The Prologue in Romeo and Juliet

Image result for pictures of romeo and juliet

The Significance of the Chorus in the Prologue

The Chorus was played by a single actor, whose purpose was to explain and comment on the action of the play.  He is not a character and has no personality.

This opening speech by the Chorus serves as an introduction to Romeo and Juliet.  We are provided with information about where the play takes place, and given some background information about its principal characters.

He simply tells us that we are now in Verona, and that this is a city divided by civil war between 2 noble families.  Their quarrel is an old one, an ‘ancient grudge’.  We never learn its cause, it seems to have become a habit for the Capulets and Montagues to hate each other.  However, if we cannot know the cause of the quarrel, we can be warned of its cure.

The words of the Chorus would be used by Shakespeare to silence the audience and settle them into an appropriate mood for the first scene.

Sonnet = a 14 line poem

Line #

Sonnet Prologue

Explanation

1 Two households, both alike in dignity, 2 families of nobility ie. same social status
2 In fair Verona, where we lay our scene, Where the play is set in Verona
3 From ancient grudge break to new mutiny, Old violent quarrel that has been long   standing
4 Where civil blood makes civil hands unclean. Civil meaning belonging to fellow citizens where the conflict has been bloody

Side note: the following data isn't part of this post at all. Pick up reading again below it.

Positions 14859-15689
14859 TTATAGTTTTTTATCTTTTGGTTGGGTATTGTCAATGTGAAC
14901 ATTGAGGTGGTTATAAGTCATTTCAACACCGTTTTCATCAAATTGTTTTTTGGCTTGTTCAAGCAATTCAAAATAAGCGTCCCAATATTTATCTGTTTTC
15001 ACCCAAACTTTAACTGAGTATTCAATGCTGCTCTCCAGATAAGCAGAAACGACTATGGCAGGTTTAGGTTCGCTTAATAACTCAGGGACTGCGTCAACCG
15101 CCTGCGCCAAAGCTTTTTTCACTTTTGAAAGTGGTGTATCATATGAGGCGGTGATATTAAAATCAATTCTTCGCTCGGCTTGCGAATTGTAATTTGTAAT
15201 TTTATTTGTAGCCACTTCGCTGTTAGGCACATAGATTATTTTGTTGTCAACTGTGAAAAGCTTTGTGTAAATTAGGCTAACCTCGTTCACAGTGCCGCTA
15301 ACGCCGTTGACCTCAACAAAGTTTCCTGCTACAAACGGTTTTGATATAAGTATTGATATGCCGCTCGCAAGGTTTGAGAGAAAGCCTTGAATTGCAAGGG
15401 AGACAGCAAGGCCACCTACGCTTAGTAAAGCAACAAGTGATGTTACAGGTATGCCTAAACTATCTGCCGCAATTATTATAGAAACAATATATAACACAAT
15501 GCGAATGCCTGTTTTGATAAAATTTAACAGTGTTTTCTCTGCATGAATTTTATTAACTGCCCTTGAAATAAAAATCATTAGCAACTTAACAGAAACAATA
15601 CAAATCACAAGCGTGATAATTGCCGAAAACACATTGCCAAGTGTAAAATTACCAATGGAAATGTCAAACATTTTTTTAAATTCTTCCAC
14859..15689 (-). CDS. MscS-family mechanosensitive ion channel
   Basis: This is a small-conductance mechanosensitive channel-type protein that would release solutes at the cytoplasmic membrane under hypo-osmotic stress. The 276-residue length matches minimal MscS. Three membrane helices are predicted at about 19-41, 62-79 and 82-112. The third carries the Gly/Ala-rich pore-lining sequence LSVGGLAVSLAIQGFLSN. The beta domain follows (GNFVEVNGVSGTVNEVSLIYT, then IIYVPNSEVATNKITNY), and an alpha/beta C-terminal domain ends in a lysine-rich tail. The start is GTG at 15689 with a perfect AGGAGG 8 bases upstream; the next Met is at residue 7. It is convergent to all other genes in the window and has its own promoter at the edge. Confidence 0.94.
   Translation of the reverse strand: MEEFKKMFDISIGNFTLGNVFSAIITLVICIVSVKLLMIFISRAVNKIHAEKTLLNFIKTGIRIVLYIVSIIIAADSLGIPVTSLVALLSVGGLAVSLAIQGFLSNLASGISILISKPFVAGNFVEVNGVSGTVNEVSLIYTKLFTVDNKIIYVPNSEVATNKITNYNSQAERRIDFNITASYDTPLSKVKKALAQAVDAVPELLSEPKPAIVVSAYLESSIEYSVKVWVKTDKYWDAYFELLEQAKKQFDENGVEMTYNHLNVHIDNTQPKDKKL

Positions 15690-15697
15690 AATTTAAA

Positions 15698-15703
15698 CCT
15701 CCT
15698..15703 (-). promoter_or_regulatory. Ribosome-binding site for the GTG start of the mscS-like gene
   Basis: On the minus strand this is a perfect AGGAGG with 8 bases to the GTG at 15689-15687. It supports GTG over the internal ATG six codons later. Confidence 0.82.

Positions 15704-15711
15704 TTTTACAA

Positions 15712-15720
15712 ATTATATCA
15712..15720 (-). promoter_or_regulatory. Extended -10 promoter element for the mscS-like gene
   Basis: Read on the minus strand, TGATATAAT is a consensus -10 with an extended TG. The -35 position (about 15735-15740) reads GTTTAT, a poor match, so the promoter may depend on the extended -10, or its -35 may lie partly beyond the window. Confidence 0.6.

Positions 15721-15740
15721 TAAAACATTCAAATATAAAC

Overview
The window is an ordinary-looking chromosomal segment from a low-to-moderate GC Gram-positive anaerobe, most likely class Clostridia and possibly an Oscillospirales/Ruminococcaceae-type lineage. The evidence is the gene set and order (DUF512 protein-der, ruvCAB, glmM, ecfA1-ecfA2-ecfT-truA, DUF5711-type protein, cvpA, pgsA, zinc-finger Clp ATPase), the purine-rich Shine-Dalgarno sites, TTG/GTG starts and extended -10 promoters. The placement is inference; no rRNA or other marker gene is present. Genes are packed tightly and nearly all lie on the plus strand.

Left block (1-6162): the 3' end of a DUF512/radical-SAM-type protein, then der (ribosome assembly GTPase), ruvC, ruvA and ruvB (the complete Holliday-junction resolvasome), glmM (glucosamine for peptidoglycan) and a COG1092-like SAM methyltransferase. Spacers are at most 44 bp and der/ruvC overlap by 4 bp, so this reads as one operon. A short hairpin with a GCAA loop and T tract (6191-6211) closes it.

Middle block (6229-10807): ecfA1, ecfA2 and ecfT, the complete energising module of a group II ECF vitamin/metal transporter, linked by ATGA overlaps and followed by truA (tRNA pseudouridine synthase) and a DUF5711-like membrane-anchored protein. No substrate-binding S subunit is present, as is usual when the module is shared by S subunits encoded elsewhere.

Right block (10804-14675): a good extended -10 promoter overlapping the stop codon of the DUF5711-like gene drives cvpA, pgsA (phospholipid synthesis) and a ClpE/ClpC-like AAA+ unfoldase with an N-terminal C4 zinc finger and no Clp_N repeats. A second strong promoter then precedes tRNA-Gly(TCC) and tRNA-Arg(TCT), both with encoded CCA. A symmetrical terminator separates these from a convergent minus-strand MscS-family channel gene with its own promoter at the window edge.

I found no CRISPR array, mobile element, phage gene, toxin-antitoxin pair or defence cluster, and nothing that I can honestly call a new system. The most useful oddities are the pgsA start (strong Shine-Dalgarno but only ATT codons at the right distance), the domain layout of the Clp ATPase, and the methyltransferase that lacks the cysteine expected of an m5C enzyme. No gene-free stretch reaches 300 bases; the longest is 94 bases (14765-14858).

5 From forth the fatal loins of these two foes Bred from deadly vital organs of both   parents
6 A pair of star-cross’d lovers take their life; Ill-fated lovers appear from these 2   quarrelling families
7 Whose misadventured piteous overthrows Unfortunate disasters are mended by the 2 lovers
8 Do with their death bury their parents’ strife. Their respective children’s death brings each family together
9 The fearful passage of their death-mark’d love, The course of the lovers love for each other is doomed to death
10 And the continuance of their parents’ rage, The parents are enraged at the deaths
11 Which, but their children’s end, nought could remove, But only the deaths of their children can stop the conflict and strife of the families
12 Is now the two hours’ traffic of our stage; The business lasting 2 hours
13 The which if you with patient ears attend, The audience must watch with expectation
14 What here shall miss, our toil shall strive to mend. To fulfil the prophecy of this Prologue as Romeo & Juliet will certainly die

 The Obvious Function of the Prologue

The obvious function of the Prologue as introduction to the Verona of Romeo and Juliet can obscure its deeper, more important function.  The Prologue does not merely set the scene of Romeo and Juliet, it tells the audience exactly what is going to happen in the play. The structure of the play itself is the fate from which Romeo and Juliet cannot escape.

“Star-crossed Lovers”

The Prologue refers to an ill-fated couple with its use of the word “star-crossed,” which means, literally, against the stars.  Stars were thought to control people’s destinies.  But the Prologue itself creates this sense of fate by providing the audience with the knowledge that Romeo and Juliet will die even before the play has begun.  The audience therefore watches the play with the expectation that it must fulfill the terms set in the Prologue.

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